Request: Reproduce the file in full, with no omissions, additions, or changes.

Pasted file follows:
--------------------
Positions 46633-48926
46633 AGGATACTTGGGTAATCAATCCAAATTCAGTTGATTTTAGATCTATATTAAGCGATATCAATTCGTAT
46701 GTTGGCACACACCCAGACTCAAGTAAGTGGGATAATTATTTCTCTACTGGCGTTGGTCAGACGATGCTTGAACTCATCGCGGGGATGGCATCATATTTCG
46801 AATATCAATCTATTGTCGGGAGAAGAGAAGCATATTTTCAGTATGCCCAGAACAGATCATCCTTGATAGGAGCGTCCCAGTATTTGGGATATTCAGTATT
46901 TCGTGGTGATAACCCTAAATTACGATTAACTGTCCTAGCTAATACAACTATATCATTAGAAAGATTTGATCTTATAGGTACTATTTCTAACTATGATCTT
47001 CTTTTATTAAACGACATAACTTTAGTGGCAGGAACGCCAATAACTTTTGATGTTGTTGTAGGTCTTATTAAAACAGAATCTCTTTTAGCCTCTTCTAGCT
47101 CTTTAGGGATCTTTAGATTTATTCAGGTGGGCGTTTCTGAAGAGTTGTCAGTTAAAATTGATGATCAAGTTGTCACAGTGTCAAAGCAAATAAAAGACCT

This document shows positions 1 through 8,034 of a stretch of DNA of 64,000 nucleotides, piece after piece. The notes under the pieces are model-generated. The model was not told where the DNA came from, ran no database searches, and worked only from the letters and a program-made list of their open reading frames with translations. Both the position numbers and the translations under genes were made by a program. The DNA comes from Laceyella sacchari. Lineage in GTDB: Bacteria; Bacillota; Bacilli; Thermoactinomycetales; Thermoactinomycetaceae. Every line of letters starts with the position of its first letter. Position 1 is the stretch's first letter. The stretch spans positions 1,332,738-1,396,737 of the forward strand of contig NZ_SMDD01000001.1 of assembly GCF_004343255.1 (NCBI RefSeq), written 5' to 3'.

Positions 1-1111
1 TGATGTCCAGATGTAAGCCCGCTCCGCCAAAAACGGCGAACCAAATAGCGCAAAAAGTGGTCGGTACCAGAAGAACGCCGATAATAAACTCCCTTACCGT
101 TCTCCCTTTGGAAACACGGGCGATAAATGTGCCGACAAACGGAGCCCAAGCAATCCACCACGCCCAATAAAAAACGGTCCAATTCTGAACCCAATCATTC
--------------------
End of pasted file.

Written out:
Positions 46633-48926
46633 AGGATACTTGGGTAATCAATCCAAATTCAGTTGATTTTAGATCTATATTAAGCGATATCAATTCGTAT
46701 GTTGGCACACACCCAGACTCAAGTAAGTGGGATAATTATTTCTCTACTGGCGTTGGTCAGACGATGCTTGAACTCATCGCGGGGATGGCATCATATTTCG
46801 AATATCAATCTATTGTCGGGAGAAGAGAAGCATATTTTCAGTATGCCCAGAACAGATCATCCTTGATAGGAGCGTCCCAGTATTTGGGATATTCAGTATT
46901 TCGTGGTGATAACCCTAAATTACGATTAACTGTCCTAGCTAATACAACTATATCATTAGAAAGATTTGATCTTATAGGTACTATTTCTAACTATGATCTT
47001 CTTTTATTAAACGACATAACTTTAGTGGCAGGAACGCCAATAACTTTTGATGTTGTTGTAGGTCTTATTAAAACAGAATCTCTTTTAGCCTCTTCTAGCT
47101 CTTTAGGGATCTTTAGATTTATTCAGGTGGGCGTTTCTGAAGAGTTGTCAGTTAAAATTGATGATCAAGTTGTCACAGTGTCAAAGCAAATAAAAGACCT

This document shows positions 1 through 8,034 of a stretch of DNA of 64,000 nucleotides, piece after piece. The notes under the pieces are model-generated. The model was not told where the DNA came from, ran no database searches, and worked only from the letters and a program-made list of their open reading frames with translations. Both the position numbers and the translations under genes were made by a program. The DNA comes from Laceyella sacchari. Lineage in GTDB: Bacteria; Bacillota; Bacilli; Thermoactinomycetales; Thermoactinomycetaceae. Every line of letters starts with the position of its first letter. Position 1 is the stretch's first letter. The stretch spans positions 1,332,738-1,396,737 of the forward strand of contig NZ_SMDD01000001.1 of assembly GCF_004343255.1 (NCBI RefSeq), written 5' to 3'.

Positions 1-1111
1 TGATGTCCAGATGTAAGCCCGCTCCGCCAAAAACGGCGAACCAAATAGCGCAAAAAGTGGTCGGTACCAGAAGAACGCCGATAATAAACTCCCTTACCGT
101 TCTCCCTTTGGAAACACGGGCGATAAATGTGCCGACAAACGGAGCCCAAGCAATCCACCACGCCCAATAAAAAACGGTCCAATTCTGAACCCAATCATTC